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The Cronenberg Chronicle-Phase One: A Dangerous Method (2011)

Time to embark on my most ambitious project to date: a backwards chronology of director David Cronenberg’s 18 feature films. I intend for this to be a once a month venture, with the only break in protocol occurring upon the release of feature #18(“Cosmopolis”), scheduled for a North American opening some time later this year. Why Cronenberg? Well, he has probably been my favorite auteur for over two decades now. And I was becoming a fan a good decade before that, watching works that I wasn’t necessarily even aware had come from him. I’m not sure I understood the true importance of the role of a film director until some point in the early 1980’s. By that time I had already seen, and admired, “The Brood”, “Scanners” and “The Dead Zone” from Mr. Cronenberg—at the very least. I think the first time I knowingly attended one of David’s film was his remake of “The Fly”. But it wasn’t until 1988’s “Dead Ringers” that I actively sought out a “David Cronenberg Film”. And what a choice! It just happens to be his masterpiece…and that’s when I became hooked. His list of noted admirers is impressively deep. No less an authority than Mr. Martin Scorsese called Cronenberg’s infamous 1996 film “Crash”(not to be confused with the tepid 2005 Best Picture winner of the same title), one of the ten best films of that decade. Love or leave him, it’s impossible to dismiss this Canadian master. As a friend of mine once said to me after his aversion to the style of D.C., “I guess fifty million Elvis fans can’t be wrong”. Pretty accurate I think—even if David doesn’t quite approach that number of followers. Btw, in taking on this venture, I promise to give each film a fresh view before adding it to the chronicle. For the record, I’ve just completed watching “A Dangerous Method” for the third time.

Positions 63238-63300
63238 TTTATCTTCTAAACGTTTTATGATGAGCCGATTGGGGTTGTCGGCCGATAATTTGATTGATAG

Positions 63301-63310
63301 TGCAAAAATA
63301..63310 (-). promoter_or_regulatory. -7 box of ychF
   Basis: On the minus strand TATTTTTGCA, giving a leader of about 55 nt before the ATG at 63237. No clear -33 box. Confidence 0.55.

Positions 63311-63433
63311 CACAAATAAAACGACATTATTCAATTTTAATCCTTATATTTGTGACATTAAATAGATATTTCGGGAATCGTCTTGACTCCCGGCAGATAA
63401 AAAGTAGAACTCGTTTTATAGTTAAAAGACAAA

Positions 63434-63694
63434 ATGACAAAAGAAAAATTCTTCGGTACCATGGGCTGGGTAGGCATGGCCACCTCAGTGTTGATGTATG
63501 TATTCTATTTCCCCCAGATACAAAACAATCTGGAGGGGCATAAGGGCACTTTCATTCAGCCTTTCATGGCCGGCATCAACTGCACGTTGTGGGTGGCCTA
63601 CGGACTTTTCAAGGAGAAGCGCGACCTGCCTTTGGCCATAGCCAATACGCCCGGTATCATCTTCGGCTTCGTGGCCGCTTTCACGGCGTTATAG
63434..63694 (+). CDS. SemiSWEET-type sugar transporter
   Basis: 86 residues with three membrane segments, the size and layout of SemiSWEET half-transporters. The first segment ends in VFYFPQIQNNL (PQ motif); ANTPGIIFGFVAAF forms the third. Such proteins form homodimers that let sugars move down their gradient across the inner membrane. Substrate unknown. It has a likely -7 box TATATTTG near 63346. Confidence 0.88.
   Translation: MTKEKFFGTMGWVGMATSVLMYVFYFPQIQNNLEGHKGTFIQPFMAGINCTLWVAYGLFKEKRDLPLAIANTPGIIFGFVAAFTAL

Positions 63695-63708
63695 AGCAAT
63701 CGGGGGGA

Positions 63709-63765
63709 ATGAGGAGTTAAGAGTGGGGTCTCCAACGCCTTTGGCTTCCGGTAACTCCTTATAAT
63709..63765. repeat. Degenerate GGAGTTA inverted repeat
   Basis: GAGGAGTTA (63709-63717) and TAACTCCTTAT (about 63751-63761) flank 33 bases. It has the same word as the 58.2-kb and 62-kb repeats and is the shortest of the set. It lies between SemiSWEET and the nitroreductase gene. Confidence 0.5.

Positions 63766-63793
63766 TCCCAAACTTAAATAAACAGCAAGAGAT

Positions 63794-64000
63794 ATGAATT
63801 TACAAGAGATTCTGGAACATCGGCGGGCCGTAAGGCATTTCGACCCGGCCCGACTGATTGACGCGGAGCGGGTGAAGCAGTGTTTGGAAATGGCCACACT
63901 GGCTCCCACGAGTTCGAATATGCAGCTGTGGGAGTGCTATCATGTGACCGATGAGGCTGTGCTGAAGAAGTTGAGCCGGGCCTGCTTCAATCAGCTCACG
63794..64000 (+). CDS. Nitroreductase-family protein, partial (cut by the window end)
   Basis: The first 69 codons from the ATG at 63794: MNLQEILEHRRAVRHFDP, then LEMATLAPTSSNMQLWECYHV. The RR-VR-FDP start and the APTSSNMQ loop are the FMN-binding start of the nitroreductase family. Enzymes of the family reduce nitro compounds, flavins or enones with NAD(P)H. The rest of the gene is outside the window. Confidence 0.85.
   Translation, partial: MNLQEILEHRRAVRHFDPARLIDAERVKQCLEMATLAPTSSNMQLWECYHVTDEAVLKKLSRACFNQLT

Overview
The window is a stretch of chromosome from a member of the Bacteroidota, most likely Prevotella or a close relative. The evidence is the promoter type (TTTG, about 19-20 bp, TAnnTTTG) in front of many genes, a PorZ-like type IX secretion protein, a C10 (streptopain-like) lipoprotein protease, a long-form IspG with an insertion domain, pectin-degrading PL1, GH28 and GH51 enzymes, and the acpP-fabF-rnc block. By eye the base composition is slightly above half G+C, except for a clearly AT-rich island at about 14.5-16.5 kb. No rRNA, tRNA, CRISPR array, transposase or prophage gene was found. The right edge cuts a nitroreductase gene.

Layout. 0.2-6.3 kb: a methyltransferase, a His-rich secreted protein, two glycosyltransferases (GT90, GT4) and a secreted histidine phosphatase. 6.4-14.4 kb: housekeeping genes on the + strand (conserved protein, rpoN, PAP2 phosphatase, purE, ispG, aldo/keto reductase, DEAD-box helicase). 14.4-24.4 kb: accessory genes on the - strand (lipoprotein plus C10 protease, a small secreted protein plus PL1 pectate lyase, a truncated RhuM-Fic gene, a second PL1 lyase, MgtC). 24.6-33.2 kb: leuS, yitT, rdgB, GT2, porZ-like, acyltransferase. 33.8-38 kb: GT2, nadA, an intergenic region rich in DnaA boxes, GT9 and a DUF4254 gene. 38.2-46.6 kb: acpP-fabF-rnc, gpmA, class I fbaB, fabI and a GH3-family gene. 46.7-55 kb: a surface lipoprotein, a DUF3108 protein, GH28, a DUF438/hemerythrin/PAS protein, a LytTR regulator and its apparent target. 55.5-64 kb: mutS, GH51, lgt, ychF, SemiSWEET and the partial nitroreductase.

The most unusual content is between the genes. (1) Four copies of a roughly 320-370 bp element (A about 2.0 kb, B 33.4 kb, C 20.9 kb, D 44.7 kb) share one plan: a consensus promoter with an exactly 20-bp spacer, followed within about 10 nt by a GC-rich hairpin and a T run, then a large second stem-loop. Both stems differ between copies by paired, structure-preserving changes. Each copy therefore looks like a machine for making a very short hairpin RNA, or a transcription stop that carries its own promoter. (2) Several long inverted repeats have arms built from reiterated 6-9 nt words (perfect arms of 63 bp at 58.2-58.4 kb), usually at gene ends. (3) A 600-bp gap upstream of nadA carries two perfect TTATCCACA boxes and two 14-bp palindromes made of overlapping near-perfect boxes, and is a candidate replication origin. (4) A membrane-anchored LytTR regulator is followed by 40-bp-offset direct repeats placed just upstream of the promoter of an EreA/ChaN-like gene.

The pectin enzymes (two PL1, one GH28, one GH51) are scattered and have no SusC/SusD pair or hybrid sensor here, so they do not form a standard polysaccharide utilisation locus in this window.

An adaptation of a Christopher Hampton(he also penned the film’s script)play and a non-fiction book by John Kerr, “A Dangerous Method” is decidedly atypical Cronenberg. So, if you are unfamiliar with his canon, I suggest that you do not begin here. Atypical or not, it is a highly satisfying gabfest, that focuses on the early titans of psychoanalysis—Carl Jung(Michael Fassbender) and Sigmund Freud(Viggo Mortenson). The film opens with the institutionalization of Sabina Spielrein, played by Keira Knightley(in an unfairly derided performance). Keira provides the most obvious demonstration of Cronenberg’s “body-horror” theme, with her hysterically flamboyant jaw and hand gestures. It’s as off-putting as it’s meant to be, and it’s a performance that I am sure is heavily influenced by the director. That’s not bad acting folks—that’s called listening to the boss. Sabina soon becomes a patient of Dr. Carl Jung and begins a treatment that is an interpretation of that put forth by the celebrated Dr. Freud. The collaboration of Jung and Freud, and their burgeoning divergent paths, becomes the focal point of the doctors’ various exchanges. At one point, Freud sends Jung another patient—fellow psychoanalyst, Dr. Otto Gross(a wonderful Vincent Cassel). Gross seems wild and self-destructive, but his openly amorous sexual proclivities inspire the married Dr. Jung to pursue an affair with Ms. Spielrein—that is eventually met with disapproval by Freud. The “cured” Spielrein, soon on her way to becoming a renowned doctor herself, is now caught between her sexual and emotional devotion to Jung and her respect for the theories of Freud. Eventually, we are shown how all three continue to branch in different ways.